Interestingly, this psalm addresses the congregation rather than the Lord. The speaker begins by inviting the people to listen to his ‘teaching’. In particular, the teaching is given in the mode of ‘a parable’ – the type of instruction one associates with a teacher of wisdom, a teller of stories which require an attentiveness that goes beyond the surface level of what’s said. And, like other wise teachers, his move between ‘I’ and ‘we’ shows this is for him too; he is not distancing himself from the necessity of learning ‘lessons from the past’.

In this case, then, it’s about the significance of remembering and passing on what has been heard and known from one generation to another. What, exactly, are they to tell? The Lord’s ‘praiseworthy deeds… and the wonders he has done’. Indeed, the presence of the psalm in Israel’s hymnbook, used regularly in gathered worship, indicates that the story – and its lessons – are to be told again and again.

But, far from the psalm being a flat recitation of the works of the Lord, still less a condemnation of the people for their constant rebellion against him, it is designed to recall the past for the benefit of the people in the present with the encouragement to tell it to others. As it happens, the psalmist does not exhort his audience directly, in the style of Moses or Joshua. He sets up himself as a model of remembering what God has done, engaging his audience’s memory by exercising his own.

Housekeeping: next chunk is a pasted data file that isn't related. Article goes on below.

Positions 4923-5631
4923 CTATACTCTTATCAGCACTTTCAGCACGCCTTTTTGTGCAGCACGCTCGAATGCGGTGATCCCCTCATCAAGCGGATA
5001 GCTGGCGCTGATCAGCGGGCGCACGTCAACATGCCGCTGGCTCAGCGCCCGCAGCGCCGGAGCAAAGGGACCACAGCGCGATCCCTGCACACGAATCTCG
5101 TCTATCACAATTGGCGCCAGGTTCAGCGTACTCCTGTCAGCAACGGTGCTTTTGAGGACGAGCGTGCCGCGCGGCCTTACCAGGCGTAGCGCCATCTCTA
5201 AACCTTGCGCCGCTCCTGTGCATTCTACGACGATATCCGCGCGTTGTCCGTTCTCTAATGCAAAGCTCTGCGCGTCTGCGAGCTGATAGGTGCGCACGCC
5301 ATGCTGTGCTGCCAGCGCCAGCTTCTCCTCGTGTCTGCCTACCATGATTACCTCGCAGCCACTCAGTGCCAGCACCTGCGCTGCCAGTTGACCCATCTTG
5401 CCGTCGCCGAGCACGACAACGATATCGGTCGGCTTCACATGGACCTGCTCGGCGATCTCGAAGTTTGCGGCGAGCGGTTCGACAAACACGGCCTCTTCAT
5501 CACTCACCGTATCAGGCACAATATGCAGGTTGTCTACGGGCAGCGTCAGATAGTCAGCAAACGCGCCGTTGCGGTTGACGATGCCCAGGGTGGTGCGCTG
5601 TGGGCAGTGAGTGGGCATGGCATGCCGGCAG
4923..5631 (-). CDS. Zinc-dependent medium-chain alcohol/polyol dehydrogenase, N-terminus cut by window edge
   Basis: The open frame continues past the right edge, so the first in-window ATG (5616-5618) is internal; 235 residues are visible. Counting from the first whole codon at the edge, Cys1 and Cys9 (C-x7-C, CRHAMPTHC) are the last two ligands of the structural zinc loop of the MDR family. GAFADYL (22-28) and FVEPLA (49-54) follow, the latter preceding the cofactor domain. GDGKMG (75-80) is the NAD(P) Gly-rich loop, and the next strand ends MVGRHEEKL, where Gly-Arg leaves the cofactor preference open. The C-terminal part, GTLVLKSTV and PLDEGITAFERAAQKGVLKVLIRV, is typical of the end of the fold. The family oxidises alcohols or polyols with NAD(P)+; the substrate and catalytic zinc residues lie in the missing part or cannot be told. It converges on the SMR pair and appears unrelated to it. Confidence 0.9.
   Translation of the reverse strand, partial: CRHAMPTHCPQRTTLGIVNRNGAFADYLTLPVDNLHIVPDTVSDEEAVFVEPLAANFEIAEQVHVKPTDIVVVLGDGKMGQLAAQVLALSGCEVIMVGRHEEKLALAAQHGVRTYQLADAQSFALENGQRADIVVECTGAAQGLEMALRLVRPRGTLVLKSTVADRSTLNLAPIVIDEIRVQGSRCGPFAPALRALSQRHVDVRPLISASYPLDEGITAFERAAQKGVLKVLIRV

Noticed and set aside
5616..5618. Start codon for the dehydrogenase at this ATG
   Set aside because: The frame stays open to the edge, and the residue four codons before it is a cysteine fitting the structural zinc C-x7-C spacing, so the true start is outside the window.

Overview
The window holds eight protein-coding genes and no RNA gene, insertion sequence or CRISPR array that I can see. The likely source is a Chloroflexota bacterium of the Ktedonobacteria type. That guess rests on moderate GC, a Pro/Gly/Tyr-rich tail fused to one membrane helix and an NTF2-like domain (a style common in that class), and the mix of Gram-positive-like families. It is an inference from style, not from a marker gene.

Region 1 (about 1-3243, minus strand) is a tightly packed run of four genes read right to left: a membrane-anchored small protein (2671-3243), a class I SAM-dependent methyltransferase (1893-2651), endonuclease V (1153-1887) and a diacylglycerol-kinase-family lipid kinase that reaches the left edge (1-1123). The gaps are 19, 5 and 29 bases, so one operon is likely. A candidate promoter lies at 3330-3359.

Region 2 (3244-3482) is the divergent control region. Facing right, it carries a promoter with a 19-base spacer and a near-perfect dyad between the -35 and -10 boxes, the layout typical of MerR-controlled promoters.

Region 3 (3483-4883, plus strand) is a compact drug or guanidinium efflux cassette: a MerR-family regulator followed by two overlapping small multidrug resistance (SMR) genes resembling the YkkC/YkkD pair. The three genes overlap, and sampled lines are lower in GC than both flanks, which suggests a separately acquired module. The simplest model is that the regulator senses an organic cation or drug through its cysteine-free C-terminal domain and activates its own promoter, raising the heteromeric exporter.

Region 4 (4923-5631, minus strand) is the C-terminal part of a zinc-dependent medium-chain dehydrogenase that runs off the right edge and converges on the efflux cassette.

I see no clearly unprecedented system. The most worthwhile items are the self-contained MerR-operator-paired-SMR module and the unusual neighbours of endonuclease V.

For us too, it’s a valuable reminder of the assurance that comes from knowing God has been involved with us from the beginning, of our responsibility to pass that on to others, and the significant role of communities, churches, and families in doing so. The covenant was founded when God ‘remembered’ his covenant with our ancestors in the faith (Exodus 2:24), and the covenant will endure as long as we continue to tell subsequent generations of God’s acts for us, to remember and not forget.

 

Antony Billington

 

Subscribers to LICC’s ‘Word for the Week’ will be interested to know that Whole Life, Whole Bible (published by BRF) is now available. Written by Antony Billington, Margaret Killingray, and Helen Parry, the book is designed to walk through the unfolding story of the Bible in 50 readings and reflections, with the conviction that Scripture sets the agenda for the whole of life – on Monday to Saturday as well as Sunday, in public and in private, in work as much as in worship. Available in Christian bookstores and online, including via the LICC bookshop.